It is also worth noting, that during the peak bull run in 2017, Bitcoin also suffered from a massively congested network and transaction time delays. The situation got so bad, some transactions took over two weeks to complete!
The delays were caused because Ethereum could only meet 15 transactions per second (tps) at the time. Even without CryptoKitties, the platform was eventually going to suffer massive delays as more people used their protocol.
Ethereum is now living the congested future of its platform as Tether transactions load its network with numerous requests that often leads to delays in the Ethereum Network. Despite increasing their block capacity by about 25%, it is not enough to meet the growing number of transactions on their platform.
Attempts Towards Greater ScalabilityOver at EOS, things are not going as planned.
The protocol is among the networks that ushered in blockchain 3.0 promising faster transaction rates. This was achieved as EOS outperformed Ethereum and Bitcoin in transaction rates.
However, because of their network set up, their platform weakness was exposed in 2019 as EOS experienced a massive delay caused by a specialized Denial-of-Service (DoS) attack.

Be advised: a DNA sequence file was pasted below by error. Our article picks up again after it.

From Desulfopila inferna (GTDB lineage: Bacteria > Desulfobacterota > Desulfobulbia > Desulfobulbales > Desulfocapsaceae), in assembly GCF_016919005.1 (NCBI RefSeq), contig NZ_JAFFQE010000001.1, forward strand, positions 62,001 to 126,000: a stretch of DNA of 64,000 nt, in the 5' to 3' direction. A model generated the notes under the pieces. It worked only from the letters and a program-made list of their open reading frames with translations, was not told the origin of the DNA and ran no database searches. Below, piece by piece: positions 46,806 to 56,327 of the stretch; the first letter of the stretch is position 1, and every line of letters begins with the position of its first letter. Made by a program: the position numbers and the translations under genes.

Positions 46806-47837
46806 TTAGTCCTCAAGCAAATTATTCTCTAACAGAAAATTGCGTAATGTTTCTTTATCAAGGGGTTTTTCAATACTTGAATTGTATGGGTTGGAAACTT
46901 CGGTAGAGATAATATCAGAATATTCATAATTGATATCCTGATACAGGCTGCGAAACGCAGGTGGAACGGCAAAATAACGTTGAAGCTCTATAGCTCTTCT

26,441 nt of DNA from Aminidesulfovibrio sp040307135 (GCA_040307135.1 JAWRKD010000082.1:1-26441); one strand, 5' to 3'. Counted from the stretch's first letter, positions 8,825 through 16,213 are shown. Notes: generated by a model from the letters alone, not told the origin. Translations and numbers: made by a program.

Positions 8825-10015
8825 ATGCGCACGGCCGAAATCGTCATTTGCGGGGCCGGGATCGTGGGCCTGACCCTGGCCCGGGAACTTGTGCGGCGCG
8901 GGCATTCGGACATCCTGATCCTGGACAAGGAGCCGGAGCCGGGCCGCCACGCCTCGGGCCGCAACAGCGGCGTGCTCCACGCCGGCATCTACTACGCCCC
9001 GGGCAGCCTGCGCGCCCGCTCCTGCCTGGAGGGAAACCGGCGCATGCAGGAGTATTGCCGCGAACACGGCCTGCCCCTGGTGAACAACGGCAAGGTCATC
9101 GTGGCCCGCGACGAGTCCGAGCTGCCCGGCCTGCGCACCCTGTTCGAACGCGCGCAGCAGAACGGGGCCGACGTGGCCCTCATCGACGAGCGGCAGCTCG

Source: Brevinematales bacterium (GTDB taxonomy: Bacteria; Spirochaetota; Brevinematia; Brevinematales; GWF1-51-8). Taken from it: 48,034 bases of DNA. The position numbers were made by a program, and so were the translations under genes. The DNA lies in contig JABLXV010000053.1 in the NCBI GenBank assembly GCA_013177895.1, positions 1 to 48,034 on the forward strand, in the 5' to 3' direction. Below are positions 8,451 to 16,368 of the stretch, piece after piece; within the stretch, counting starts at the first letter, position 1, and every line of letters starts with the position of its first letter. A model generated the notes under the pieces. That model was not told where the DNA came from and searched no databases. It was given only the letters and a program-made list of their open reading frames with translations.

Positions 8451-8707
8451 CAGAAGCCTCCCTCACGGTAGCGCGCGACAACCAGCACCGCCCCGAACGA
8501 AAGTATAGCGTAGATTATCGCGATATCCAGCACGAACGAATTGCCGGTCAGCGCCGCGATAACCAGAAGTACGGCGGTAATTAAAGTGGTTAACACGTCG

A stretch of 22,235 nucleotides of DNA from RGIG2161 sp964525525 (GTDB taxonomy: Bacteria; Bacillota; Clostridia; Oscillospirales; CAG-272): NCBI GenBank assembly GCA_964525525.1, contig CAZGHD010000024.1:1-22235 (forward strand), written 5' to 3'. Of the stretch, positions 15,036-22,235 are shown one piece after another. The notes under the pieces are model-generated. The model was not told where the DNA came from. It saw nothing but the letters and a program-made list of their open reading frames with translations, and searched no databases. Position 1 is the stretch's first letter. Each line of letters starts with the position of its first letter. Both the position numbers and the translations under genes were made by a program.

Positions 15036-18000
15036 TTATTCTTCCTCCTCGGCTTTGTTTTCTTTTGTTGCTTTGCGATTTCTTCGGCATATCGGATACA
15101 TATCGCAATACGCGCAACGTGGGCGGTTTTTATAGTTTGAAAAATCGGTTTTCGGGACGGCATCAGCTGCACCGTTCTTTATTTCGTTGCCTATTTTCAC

DoS attacks are successful when the targeted platform is flooded with numerous transaction requests; thus, legitimate requests cannot be processed in a good time. This can be further specialized when attackers use Distributed-Denial-of-Service, which specifically targets a single network or server, thus rendering the platform ineffective faster.
For EOS, their network weakness was exposed as the attack targeted the blockchain layer. The attacker posted so many deferred transactions that when the time came to process them (deferred are given priority over new transactions) that no new transactions could be processed The attack produced numerous trash transactions that made valid transactions useless. The attack was made via a d’App hosted on EOS.